Paying for these nondrug approaches can be challenging, though, because most are not covered by insurance despite their proven effectiveness.
“We haven’t yet embedded these non-pharmaceutical approaches sufficiently enough so health systems and providers know how to make them available and pay for them,” said Dr. Wayne Jonas, a family physician, integrative health expert and one of Langevin’s predecessors at what is now the NCCIH.
Though a limited number of physical therapy sessions are generally covered by insurance, coverage is rare for other nondrug approaches, despite the evidence behind them. In 2020, Medicare started covering acupuncture for the treatment of lower back pain for the first time.
Yoga classes or a dozen acupuncture sessions cost more than a generic prescription for pain pills, and there’s a whole system set up to provide the drugs, Jonas said.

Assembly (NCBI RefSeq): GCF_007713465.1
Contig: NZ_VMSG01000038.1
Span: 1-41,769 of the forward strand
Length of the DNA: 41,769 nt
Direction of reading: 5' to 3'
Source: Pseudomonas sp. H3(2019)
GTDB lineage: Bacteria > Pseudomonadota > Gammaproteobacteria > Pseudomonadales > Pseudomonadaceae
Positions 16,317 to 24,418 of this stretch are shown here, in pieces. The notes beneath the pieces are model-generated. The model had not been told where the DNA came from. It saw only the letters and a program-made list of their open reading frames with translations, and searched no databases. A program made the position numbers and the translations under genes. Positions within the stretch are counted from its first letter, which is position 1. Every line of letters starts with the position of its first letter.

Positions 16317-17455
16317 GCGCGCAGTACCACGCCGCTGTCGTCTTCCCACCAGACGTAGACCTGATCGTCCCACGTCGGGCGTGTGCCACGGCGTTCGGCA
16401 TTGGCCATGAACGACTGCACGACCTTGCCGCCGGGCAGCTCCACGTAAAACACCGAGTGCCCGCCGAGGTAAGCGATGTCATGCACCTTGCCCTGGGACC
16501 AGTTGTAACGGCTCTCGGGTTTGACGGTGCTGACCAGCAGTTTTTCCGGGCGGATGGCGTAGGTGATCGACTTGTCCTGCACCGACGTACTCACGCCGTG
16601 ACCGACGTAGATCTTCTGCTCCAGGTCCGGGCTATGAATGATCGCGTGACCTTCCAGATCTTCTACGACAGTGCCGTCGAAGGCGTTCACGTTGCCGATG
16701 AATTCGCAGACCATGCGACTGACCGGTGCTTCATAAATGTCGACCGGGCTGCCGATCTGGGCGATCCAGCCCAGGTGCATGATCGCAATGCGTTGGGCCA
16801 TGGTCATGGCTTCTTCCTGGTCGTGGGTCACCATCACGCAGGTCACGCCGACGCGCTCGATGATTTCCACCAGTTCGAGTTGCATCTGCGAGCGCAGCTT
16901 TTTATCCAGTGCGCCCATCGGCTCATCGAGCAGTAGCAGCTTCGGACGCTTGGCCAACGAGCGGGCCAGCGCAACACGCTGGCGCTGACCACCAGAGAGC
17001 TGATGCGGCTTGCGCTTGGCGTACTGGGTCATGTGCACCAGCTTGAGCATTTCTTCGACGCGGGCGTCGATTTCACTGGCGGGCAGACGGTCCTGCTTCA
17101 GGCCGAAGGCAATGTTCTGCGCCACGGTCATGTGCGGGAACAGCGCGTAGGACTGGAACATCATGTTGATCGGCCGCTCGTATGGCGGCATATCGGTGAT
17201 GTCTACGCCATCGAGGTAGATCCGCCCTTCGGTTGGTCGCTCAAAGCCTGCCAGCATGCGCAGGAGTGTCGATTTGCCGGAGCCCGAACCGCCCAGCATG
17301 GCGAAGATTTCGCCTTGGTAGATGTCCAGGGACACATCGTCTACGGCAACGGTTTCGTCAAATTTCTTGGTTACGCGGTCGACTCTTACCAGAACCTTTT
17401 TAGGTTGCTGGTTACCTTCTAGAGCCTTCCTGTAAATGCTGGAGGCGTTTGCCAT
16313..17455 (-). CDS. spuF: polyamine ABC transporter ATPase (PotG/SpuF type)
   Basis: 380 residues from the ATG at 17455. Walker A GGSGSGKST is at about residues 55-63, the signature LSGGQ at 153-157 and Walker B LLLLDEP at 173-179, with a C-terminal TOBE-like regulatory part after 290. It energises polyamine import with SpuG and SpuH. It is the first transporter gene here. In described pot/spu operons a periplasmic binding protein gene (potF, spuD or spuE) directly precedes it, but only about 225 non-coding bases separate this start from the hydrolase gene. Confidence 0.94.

Because of those added costs, it’s not yet clear whether approaches like the VA’s Whole Health program will ultimately save money, said Dr. Ben Kligler, executive director for the Office of Patient Centered Care and Cultural Transformation with the Veterans Health Administration. A recent study was inconclusive on cost savings, and additional studies are underway.
But veterans who participated in Whole Health were able to reduce their average opioid use faster and by a significantly larger amount than veterans who didn’t use the program. Whole Health participants with chronic back pain were 20% to 30% less likely to need invasive spine procedures, like surgery or neurostimulation, than veterans who didn’t participate.
“If people do better, even if you don’t save money, it’s still the right thing to do,” Kligler said.
Mitchell, a preacher at Infirmity Prayer Services Memorial Chapel in Bluefield, had several steroid injections into his sciatic nerve.
“It helped some, but it was like a Band-Aid. It wasn’t a permanent fix,” he said. The nerve blocker gabapentin made a difference, too, but not enough. He was looking for something different. “I didn’t want to take a bunch of pills.”